|US20030022648 *||Feb 6, 2002||Jan 30, 2003||J.S. Wight, Inc.||Selectable inversion / variable gain combiner for diversity reception in RF transceivers|
|US20030104796 *||Nov 30, 2001||Jun 5, 2003||Samsung Electronics Co., Ltd.||System and method for improving performance of an HDR wireless terminal with diversity|
|1||Baliarda et al., (May 2000), An Iterative Model for Fractal Antennas: Application to the Sierpinski Gasket Antenna, IEEE Transactions on Antennas and Propagation, vol. 48, No. 5, pp. 713-719.|
|2||Baliarda et al., (Nov. 2000), The Koch Monopole: A Small Fractal Antenna, IEEE Transactions on Antennas and Propagation, vol. 48, No. 11, pp. 1773-1781.|
|3||Cohen et al, (Oct. 1999), Stubby Antennas Take New Approach, Wireless System Design, www.fractus.com/produc.htm., (printed Jun. 28, 2001).|
|4||Fractal Antenna Systems, Inc., www.fractenna..com/nca<SUB>-</SUB>faq.html, (printed Jan. 8, 2002).|
|5||Fractal Antenna Systems, Inc., www.fractenna.com (printed Jun. 27, 2001).|
|6||Green et al., (Jul. 2000), Diversity Performance of Dual-Antenna Handsets Near Operator Tissue, IEEE Transactions on Antennas and Propagation, vol. 48, No. 7, pp. 1017-1024.|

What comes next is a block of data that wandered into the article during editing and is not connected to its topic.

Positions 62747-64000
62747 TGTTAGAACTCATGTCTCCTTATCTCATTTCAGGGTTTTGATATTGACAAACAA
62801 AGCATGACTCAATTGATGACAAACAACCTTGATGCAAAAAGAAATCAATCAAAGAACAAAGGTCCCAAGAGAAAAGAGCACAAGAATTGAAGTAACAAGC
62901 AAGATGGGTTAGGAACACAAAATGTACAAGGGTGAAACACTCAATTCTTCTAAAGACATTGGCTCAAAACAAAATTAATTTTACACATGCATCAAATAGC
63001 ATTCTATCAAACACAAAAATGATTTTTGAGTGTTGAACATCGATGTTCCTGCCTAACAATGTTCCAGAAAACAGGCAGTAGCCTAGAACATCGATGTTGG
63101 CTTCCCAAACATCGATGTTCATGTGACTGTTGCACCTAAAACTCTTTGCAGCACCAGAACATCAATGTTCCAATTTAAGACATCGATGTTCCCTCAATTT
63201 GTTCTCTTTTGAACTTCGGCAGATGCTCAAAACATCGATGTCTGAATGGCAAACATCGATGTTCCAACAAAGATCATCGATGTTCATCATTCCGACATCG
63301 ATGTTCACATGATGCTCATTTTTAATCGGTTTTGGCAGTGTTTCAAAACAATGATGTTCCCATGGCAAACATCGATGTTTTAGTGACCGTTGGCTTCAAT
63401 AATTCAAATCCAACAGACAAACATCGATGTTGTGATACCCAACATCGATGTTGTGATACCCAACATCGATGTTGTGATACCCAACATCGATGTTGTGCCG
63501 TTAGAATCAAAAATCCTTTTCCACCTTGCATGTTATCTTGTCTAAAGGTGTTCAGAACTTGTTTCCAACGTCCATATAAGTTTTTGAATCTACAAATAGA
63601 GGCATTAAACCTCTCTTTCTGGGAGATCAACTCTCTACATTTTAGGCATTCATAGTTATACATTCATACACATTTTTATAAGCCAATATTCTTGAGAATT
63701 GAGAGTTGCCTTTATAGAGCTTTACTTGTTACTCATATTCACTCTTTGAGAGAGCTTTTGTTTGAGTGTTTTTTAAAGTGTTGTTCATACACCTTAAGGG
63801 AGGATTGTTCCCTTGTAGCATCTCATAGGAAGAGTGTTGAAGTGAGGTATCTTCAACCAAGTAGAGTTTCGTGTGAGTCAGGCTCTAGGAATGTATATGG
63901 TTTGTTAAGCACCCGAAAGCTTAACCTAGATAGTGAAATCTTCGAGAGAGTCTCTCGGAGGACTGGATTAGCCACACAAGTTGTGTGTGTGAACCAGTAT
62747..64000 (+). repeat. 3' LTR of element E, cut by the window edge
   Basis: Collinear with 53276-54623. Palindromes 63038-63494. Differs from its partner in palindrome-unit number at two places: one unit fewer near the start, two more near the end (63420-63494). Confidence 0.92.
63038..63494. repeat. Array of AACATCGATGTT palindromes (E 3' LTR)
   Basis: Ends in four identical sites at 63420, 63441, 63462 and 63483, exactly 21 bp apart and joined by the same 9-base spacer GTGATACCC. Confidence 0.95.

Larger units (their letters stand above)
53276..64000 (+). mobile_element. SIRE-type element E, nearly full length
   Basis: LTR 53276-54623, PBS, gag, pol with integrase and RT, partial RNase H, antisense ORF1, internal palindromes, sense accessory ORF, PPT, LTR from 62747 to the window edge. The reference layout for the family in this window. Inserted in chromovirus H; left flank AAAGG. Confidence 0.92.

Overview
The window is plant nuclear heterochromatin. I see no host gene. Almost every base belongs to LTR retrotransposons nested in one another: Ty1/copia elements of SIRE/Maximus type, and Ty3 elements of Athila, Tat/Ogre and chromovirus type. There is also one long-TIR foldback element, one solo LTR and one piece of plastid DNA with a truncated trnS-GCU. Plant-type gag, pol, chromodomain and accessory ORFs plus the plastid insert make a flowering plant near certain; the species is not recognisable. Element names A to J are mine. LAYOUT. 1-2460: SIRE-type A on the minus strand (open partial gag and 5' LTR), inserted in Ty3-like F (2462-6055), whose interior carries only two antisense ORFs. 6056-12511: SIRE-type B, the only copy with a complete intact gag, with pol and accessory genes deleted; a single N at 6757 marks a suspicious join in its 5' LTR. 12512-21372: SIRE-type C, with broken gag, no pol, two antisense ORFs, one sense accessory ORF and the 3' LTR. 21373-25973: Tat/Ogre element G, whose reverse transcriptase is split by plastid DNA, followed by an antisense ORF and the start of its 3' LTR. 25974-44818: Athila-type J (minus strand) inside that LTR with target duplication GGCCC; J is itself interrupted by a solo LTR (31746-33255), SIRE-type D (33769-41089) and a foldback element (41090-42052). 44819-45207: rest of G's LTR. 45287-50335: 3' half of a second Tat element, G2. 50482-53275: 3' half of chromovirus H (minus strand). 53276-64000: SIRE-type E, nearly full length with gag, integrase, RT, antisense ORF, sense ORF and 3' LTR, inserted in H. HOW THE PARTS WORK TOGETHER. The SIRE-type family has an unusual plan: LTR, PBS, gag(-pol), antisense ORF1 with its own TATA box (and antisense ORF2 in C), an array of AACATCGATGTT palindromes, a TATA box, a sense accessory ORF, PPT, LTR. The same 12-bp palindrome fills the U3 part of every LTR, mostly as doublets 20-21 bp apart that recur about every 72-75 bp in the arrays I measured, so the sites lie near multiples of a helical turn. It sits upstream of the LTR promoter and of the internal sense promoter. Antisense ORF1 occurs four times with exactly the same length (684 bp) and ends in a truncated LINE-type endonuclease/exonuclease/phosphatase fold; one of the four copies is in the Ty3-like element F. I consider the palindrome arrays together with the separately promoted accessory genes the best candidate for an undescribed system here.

|7||Romeu et al., (Jul. 2000), Fractal FSS: A Novel Dual-Band Frequency Selective Surface, IEEE Transactions on Antennas and Propagation, vol. 48, No. 7, pp. 1097-1105.|
|8||Scientific American: Technology and Business: Wireless Communications: Jul. 1999, www.sciam.com/1999/0799issue/0799techbuss3.html, (printed Jun. 27, 2001).|
|9||WSD Oct. 1999-Stubby Antennas Take New Approach, www.fractenna.com/nca<SUB>-</SUB>wireless.htm (printed Jun. 27, 2001).|
|Citing Patent||Filing date||Publication date||Applicant||Title|
|US7486955 *||Sep 27, 2004||Feb 3, 2009||Kabushiki Kaisha Toshiba||Electronic device with antenna for wireless communication|
|US7639991 *||Jan 13, 2006||Dec 29, 2009||Pantech Co., Ltd.||Mobile phone for controlling diversity|
|US7929924||Apr 19, 2011||Pantech Co. Ltd.||Mobile phone for controlling diversity|
|US8099133 *||Feb 19, 2007||Jan 17, 2012||Telefonaktiebolaget L M Ericsson (Publ)||Apparatus and a method for directing a received signal in an antenna system|
|US8190192 *||May 29, 2012||Research In Motion Limited||Method and mobile device for operating in different data transfer modes|